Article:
Name of breed: Connemara pony
Country of origin: Ireland
Breed origin: Named after the Connemara region in County Galway, western Ireland, this pony is versatile and athletic, yet as tough and sound as its home is rugged and wild. There are a number of theories as to how the breed came to be: some believe it developed from Scandinavian ponies brought to Ireland by the Vikings, and others believe it descends from the Irish Hobby, a now-extinct breed that was developed prior to 13th century. There is also a legend that says that Andalusian horses on board the Spanish Armada found their way ashore after the fleet’s destruction in 1588, breeding with the local ponies. Whatever their origin, Connemara ponies are much more refined than other native breeds, with later infusions of Arabian, Hackney and Thoroughbred blood contributing to what is today one of the post sought-after competition pony breeds worldwide.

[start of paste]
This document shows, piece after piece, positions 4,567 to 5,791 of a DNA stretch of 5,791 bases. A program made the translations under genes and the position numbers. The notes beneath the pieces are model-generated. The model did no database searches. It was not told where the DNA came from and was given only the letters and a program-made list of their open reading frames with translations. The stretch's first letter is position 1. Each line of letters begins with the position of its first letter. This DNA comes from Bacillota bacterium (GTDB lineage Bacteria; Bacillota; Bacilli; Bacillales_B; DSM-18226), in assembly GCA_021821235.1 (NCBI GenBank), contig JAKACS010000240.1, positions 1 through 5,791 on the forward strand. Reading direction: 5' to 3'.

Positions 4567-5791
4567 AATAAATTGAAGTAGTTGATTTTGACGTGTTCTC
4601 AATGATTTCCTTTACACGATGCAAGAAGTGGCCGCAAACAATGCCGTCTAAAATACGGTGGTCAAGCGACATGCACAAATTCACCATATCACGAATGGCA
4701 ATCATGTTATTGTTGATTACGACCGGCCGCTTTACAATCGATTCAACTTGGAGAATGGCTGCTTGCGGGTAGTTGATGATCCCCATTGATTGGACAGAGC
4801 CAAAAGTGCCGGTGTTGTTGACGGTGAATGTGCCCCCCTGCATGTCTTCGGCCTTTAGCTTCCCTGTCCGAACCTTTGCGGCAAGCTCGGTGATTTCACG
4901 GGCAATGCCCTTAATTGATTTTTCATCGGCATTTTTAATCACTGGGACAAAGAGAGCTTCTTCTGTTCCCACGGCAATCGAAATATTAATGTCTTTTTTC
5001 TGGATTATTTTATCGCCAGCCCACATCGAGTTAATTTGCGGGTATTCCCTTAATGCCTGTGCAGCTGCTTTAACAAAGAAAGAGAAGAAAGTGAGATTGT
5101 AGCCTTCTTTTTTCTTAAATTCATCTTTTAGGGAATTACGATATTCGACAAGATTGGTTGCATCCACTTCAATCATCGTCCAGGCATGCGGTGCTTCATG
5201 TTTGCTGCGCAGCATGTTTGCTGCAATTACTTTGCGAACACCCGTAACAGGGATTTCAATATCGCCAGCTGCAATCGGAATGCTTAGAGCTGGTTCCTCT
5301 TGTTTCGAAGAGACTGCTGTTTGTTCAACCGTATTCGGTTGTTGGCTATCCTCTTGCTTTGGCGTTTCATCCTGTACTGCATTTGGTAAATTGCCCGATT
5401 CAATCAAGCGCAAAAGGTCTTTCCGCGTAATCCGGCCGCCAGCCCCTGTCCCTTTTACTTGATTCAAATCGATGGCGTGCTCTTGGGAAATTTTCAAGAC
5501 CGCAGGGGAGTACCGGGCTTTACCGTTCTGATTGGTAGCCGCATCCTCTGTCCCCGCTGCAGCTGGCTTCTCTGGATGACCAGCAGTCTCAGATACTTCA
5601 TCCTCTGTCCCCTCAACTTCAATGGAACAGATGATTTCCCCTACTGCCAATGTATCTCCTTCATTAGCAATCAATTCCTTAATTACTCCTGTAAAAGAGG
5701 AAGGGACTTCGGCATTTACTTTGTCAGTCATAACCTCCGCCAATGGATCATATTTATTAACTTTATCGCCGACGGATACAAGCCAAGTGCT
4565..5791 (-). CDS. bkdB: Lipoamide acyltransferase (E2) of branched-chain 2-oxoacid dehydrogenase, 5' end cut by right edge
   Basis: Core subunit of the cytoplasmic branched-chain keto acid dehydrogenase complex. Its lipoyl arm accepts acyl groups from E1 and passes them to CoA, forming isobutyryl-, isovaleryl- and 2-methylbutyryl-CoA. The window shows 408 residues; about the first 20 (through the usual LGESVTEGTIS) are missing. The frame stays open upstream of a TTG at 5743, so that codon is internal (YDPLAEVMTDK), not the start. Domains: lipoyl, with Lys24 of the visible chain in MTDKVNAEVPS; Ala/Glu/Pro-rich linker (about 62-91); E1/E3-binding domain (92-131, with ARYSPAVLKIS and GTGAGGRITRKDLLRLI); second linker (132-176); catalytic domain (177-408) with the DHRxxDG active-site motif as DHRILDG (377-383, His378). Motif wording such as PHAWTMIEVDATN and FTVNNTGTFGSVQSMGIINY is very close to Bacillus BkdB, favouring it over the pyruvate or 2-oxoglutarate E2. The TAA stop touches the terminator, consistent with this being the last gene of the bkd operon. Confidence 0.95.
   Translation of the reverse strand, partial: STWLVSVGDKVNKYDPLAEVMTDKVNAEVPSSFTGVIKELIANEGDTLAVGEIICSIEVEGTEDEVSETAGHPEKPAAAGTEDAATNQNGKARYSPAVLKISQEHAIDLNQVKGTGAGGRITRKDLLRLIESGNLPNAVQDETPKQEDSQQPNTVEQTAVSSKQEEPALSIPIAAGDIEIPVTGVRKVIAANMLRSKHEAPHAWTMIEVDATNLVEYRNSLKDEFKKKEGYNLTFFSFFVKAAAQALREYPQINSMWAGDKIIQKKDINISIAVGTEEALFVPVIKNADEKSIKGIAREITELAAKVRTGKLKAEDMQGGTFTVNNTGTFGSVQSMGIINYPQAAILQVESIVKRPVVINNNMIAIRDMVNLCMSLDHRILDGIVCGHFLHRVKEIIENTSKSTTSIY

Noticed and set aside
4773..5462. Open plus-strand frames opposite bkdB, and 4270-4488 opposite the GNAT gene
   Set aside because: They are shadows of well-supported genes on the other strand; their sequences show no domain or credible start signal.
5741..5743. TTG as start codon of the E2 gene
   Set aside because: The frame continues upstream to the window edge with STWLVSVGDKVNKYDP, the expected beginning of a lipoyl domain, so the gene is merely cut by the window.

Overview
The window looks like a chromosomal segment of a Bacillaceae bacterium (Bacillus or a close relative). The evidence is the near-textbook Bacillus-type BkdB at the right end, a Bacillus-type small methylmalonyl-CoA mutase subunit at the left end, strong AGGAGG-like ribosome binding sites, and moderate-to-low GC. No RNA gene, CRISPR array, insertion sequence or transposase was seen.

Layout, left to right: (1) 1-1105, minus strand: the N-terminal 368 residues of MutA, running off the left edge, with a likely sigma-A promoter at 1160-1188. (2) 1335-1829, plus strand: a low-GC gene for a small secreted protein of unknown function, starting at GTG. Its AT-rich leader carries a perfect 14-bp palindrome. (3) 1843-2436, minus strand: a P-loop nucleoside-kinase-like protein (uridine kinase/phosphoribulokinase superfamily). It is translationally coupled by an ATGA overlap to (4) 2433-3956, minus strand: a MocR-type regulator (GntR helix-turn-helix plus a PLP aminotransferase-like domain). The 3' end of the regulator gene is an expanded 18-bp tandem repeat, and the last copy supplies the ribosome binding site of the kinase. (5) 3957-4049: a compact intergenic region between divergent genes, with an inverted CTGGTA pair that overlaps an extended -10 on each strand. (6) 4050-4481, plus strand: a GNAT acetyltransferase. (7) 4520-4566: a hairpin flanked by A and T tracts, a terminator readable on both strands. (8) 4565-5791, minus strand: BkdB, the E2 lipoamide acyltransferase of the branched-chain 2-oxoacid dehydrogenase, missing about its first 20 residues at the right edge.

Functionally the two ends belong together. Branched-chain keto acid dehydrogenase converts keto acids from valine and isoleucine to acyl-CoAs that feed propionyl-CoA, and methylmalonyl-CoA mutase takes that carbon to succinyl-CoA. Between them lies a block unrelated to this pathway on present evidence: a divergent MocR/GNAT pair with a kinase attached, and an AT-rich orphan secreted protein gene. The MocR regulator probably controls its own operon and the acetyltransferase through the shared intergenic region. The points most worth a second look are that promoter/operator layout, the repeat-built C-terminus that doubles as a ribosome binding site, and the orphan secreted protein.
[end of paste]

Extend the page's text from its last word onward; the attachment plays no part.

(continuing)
The only pony ever to have competed at the Olympics was a 14.2 hand high Connemara cross called Stroller. At the 1968 Olympics in Mexico, ridden by Marion Coakes, the gelding took home a silver medal, placing only four points behind the gold.
Distinguishing features: Tough, intelligent, good-natured and courageous, the Connemara pony is a compact and athletic breed that can be ridden by both children and adults. Usually standing between 12.2 to 14.2 hands high, Connemaras can be any solid colour. They have refined heads with a slightly dished profile and large, kind eyes, a strong, well-set neck, solid hooves, a deep chest and a strong back. Their relatively short yet muscular legs, strong hindquarters and overall athleticism make these ponies excellent jumpers.
Modern day Connemara pony: Best known today as a sports pony and ridden by both adults and children, the Connemara is popular around the world for show jumping, dressage, hunting, eventing, endurance riding and driving.
Image credits: Redbud Ranch, Chicken Smoothie, Aille Cross Equestrian Centre, Travel Inspires.